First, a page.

Take-Away: Today the U.S. Supreme Court held that state statutes that automatically and retroactively revoke life insurance beneficiary designations of an ex- spouse after a divorce are constitutional. The decision in Sveen v. Melin  was 8 to 1.  The Court found that these state statutes do not violate the Contracts Clause of the U.S. Constitution. Rather than substantially impairing a life insurance contract, these state statutes were found to support the insured probable intent. These state statutes impose default rules to construe life insurance policies, and this default rule by statute can easily be defeated with the insured simply re-designating his/her former spouse as the policy’s beneficiary.

Background: The effect of a divorce on estate planning documents and other governing instruments (e.g. beneficiary designations) is described in the Estates and Protected Individuals Code. MCL 700.2807 is the key provision on this question:

  • Except as provided by the express terms of a governing instrument, court order, or contract relating to the division of the marital estate made between the divorced individuals before or after the marriage, divorce, or annulment, the divorce or annulment of a marriage does all of the following: (a) Revokes all of the following that are revocable: (i) A disposition or appointment of property made by a divorced individual to his or her former spouse in a governing instrument and a disposition or appointment created by law or in a governing instrument to a relative of the divorce individual’s former spouse.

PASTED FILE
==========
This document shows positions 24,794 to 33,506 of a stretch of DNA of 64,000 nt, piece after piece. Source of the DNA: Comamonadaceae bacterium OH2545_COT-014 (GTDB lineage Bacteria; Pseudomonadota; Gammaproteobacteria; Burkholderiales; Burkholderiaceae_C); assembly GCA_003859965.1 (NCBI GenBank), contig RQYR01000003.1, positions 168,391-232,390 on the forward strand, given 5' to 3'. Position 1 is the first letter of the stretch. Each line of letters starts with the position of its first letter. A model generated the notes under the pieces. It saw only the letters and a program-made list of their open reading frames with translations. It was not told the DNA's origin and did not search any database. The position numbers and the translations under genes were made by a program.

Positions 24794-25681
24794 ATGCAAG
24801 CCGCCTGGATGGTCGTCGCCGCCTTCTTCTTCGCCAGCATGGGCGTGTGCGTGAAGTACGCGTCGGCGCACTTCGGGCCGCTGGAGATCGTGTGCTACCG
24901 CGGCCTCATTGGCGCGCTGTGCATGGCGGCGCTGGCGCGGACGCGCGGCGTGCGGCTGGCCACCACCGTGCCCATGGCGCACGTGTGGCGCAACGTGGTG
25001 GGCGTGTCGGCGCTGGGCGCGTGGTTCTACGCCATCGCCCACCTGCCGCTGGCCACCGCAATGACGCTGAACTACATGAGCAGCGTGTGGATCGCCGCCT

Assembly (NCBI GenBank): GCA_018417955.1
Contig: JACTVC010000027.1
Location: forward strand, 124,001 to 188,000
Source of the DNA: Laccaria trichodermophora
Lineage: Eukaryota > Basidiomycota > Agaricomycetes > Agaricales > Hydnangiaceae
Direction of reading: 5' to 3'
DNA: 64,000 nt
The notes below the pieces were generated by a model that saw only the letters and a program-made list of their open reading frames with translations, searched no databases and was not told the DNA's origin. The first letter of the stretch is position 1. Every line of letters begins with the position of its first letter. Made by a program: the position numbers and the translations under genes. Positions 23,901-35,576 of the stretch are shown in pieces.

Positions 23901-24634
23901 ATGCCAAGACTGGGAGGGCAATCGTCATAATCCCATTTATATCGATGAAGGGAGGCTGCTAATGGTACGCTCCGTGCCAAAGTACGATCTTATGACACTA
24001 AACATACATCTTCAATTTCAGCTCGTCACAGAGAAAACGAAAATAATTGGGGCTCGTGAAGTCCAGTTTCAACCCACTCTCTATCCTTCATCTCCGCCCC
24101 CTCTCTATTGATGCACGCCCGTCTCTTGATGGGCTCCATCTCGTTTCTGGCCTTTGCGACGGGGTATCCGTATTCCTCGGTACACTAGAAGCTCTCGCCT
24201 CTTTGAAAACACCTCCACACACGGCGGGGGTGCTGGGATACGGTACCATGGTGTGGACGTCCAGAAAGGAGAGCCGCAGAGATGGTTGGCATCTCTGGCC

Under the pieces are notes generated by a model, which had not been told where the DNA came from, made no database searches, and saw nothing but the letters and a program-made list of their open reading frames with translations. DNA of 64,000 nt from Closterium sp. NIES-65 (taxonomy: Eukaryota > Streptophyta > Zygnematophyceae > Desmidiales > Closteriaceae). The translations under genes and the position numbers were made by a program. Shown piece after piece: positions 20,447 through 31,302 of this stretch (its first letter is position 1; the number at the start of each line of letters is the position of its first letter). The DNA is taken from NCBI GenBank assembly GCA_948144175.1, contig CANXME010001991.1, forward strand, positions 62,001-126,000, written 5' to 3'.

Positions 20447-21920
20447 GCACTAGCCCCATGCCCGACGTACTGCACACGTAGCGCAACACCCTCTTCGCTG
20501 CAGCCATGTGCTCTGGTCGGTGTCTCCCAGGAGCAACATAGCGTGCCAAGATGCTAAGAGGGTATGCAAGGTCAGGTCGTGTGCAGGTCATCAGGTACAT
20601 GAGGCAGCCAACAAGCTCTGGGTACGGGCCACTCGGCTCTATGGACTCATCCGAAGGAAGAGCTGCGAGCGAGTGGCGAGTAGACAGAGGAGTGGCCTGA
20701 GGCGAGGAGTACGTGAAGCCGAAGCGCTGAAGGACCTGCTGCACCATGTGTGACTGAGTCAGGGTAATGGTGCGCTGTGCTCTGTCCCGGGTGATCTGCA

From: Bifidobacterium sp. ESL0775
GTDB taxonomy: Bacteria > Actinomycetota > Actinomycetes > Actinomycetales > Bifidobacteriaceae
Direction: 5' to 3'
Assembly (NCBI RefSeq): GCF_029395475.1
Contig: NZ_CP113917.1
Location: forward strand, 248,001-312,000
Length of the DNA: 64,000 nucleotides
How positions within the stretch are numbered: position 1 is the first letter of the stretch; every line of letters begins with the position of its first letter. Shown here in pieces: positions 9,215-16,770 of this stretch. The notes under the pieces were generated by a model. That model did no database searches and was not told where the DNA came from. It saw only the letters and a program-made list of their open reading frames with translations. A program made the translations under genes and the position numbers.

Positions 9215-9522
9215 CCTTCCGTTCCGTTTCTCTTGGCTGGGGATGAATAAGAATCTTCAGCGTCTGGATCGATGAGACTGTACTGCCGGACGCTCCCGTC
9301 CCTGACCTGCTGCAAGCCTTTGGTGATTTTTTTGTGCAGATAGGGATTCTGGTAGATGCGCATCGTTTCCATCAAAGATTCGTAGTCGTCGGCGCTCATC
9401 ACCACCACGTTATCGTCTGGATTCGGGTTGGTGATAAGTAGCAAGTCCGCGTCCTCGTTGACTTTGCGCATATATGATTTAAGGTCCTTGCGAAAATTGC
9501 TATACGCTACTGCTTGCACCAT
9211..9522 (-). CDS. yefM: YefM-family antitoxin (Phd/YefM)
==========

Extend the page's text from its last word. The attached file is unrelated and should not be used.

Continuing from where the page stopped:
• Each provision of a governing instrument is given effect as if the former spouse and relatives of the former spouse disclaimed all provisions revoked by this section or, for a revoked nomination in a fiduciary or representative capacity, as if the former spouse and relatives of the former spouse died immediately before the divorce or annulment.

The term governing instrument is broadly defined in EPIC to include a deed, will, trust, funeral representative designation, insurance or annuity policy, or an account with a POD or TOD registered beneficiary form. [MCL 700.1104(m).]

This Supreme Court decision differs from an earlier decision 17 years ago on the same topic of automatic revocations in beneficiary designations in the event of a divorce.  In Egelhoff v. Egelhoff, 532 U.S. 141 (2001) the Court ruled that ERISA pre-empted state statutes that severed by operation of law a former spouse’s interest in life insurance and retirement benefits provided under qualified ERISA plans. If the employee-participant did not formally change the ERISA beneficiary designation away from their former spouse after the divorce, i.e. an affirmative act was required,  then the plan account balance, or the life insurance death benefit that is provided for under the ERISA governed plan, will be distributed pursuant to the plan documents, i.e. to the former spouse named as the last-named beneficiary, or to default beneficiaries who are described in the plan documents.

Consequently, the Sveen death benefit is not governed by ERISA but is covered by conventional contract principles associated with a life insurance policy, which is why the Contracts Clause of the U.S. Constitution was implicated in the Court’s decision.